At 1:28 a.m. Tucson time, the first beam of protons zipped completely around the Large Hadron Collider – the largest particle accelerator ever built.
UA physicists built part of a massive instrument called ATLAS that is inside the collider.
As the proton beam sped through the 17-mile circular tunnel about 100 yards under the Franco-Swiss border, the beam passed through the ATLAS detector.
UA physicist Walter Lampl wrote in an e-mail from Switzerland, "This morning, I followed the events in the CERN Control Centre via a video link. Things progess much faster than I had expected. It took only about 2 hours to get one beam circulating."
The UA is the only university in Arizona involved with the LHC. The LHC is operated by the European Organization for Nuclear Research, known as CERN, located in Geneva, Switzerland.
When the LHC, the largest scientific instrument ever built, is fully operational, it will shoot two proton beams around the collider so the beams smash head-on. The resulting shower of subatomic particles and energy will help physicists learn more about the fundamental workings of the universe.
Lampl reported that by 6 a.m. Tucson time a second proton beam had made a complete circuit of the collider. "I am optimistic that we will see collisions quite soon."
Physicists involved with the LHC anticipate first collisions within the month.
Ken Johns, a UA professor of physics who is also a member of the UA-ATLAS team, reported getting up early in Tucson to start reading the experiment logs and met "an avalanche of email."
"I am happy and excited by the achievement of first beam in the LHC," he wrote in an e-mail. "Now the real work begins. On the accelerator side, collisions must be established. On the ATLAS experiment side, all the detectors must be precisely calibrated. Starting now, we are going to have a frantic, day-and-night battle to understand the ATLAS detector so we can get to the physics."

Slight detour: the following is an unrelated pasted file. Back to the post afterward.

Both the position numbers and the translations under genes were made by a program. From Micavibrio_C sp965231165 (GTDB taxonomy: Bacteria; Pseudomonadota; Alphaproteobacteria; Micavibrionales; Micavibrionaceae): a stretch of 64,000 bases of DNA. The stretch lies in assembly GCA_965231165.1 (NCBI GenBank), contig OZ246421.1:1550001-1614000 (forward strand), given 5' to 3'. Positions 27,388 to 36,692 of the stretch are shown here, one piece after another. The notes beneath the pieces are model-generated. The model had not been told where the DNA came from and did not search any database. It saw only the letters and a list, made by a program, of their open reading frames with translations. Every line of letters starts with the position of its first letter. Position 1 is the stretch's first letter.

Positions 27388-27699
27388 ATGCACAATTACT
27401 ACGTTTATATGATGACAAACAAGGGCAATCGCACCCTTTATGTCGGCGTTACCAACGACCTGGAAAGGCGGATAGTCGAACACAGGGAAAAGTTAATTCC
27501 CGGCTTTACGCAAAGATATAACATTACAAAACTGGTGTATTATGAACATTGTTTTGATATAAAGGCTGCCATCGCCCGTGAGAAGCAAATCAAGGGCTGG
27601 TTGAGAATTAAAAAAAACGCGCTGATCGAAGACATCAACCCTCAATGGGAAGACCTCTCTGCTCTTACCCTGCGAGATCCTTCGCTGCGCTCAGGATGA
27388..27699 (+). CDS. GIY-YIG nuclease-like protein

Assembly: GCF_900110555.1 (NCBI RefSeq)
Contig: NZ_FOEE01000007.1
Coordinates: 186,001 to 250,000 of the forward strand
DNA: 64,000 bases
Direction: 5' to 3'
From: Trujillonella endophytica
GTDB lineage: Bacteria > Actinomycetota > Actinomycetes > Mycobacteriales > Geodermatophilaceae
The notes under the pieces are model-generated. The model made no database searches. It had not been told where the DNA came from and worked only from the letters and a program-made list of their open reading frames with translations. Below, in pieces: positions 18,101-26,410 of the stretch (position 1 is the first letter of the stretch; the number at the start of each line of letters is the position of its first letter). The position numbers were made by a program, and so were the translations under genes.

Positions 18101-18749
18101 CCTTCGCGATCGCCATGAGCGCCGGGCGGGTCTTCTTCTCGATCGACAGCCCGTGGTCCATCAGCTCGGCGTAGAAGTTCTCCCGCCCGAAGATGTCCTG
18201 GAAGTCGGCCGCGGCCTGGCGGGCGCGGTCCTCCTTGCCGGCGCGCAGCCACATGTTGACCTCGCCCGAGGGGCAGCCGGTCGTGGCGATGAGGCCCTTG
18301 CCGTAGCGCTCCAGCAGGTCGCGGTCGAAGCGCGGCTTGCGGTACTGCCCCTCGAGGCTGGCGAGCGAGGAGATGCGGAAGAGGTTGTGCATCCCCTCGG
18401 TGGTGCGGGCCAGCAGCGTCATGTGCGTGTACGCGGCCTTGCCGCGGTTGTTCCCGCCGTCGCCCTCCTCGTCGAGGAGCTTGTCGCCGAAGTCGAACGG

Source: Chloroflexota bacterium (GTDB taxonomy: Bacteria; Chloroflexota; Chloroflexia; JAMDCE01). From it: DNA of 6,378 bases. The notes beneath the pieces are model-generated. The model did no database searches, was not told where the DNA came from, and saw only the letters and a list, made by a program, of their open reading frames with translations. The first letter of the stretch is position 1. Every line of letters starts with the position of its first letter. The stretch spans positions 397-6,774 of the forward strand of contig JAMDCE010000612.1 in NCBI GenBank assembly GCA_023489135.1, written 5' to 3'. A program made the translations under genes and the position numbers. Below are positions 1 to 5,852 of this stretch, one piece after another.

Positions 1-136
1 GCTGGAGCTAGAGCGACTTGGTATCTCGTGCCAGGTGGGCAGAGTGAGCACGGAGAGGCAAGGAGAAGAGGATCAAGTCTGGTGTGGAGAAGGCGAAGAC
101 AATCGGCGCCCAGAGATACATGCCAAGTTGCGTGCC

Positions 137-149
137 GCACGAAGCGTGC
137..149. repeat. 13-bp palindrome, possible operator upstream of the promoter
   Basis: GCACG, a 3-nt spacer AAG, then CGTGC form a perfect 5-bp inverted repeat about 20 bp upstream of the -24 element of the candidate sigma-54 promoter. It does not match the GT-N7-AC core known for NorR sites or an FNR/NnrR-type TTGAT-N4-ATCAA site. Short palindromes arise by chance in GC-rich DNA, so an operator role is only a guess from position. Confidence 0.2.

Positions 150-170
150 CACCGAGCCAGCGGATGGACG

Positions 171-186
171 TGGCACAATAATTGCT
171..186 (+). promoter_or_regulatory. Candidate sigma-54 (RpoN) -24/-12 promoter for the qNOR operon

The normally reserved scientist signed off, "For moment, yippee!!"
More than 150 feet long and 82 feet across and weighing more than 7,700 tons, the ATLAS detector is the world's largest general-purpose particle detector.
Key parts of ATLAS were built in the basement of the UA's physics building.
UA Professor of Physics John Rutherfoord led the team that built part of ATLAS called the Forward Calorimeter. He reported today that he and his colleagues will be slowly turning on that instrument and the instrument may record particles hitting the calorimeter today.
Team member Elliott Cheu, a UA professor of physics, wrote in an e-mail, "We saw the first events in the ATLAS detector and things look great!"
To celebrate the LHC's first beam, the UA physics department will hold the public lecture, "From the Big Bang to Dark Matter: Turning on the Large Hadron Collider," tonight at 7:30 p.m. in Rm. 201 of the Physics-Atmospheric Sciences Building on the UA campus.
Elliott Cheu, associate dean of UA’s College of Science, UA professor of physics, and member of the Large Hadron Collider-ATLAS team, will give the lecture.
Robert N. Shelton, UA president and professor of physics, will deliver the opening remarks.
In his lecture, Cheu will discuss UA's participation in building the LHC and explain how the experiments to be conducted inside the LHC will reveal secrets about our world.
The UA LHC-ATLAS team includes UA physics professors John Rutherfoord, Michael Shupe and Kenneth Johns and Erich Varnes, a UA associate professor of physics.
Shupe and Rutherfoord have been working on the project for 14 years. The team also includes seven UA postdoctoral and graduate students, three engineers and two technicians. More than 20 UA undergraduate students were involved in the research and building of the UA portions of ATLAS.
Rutherfoord, Shupe and other members of the UA's ATLAS team led the design, construction and installation of the Forward Calorimeter, an instrument that measures the position and the tremendous energies of the particles given off when the proton beams collide.
Cheu, Johns and others were responsible for instrumentation for the Cathode Strip Chambers that will detect the high-energy particles called muons.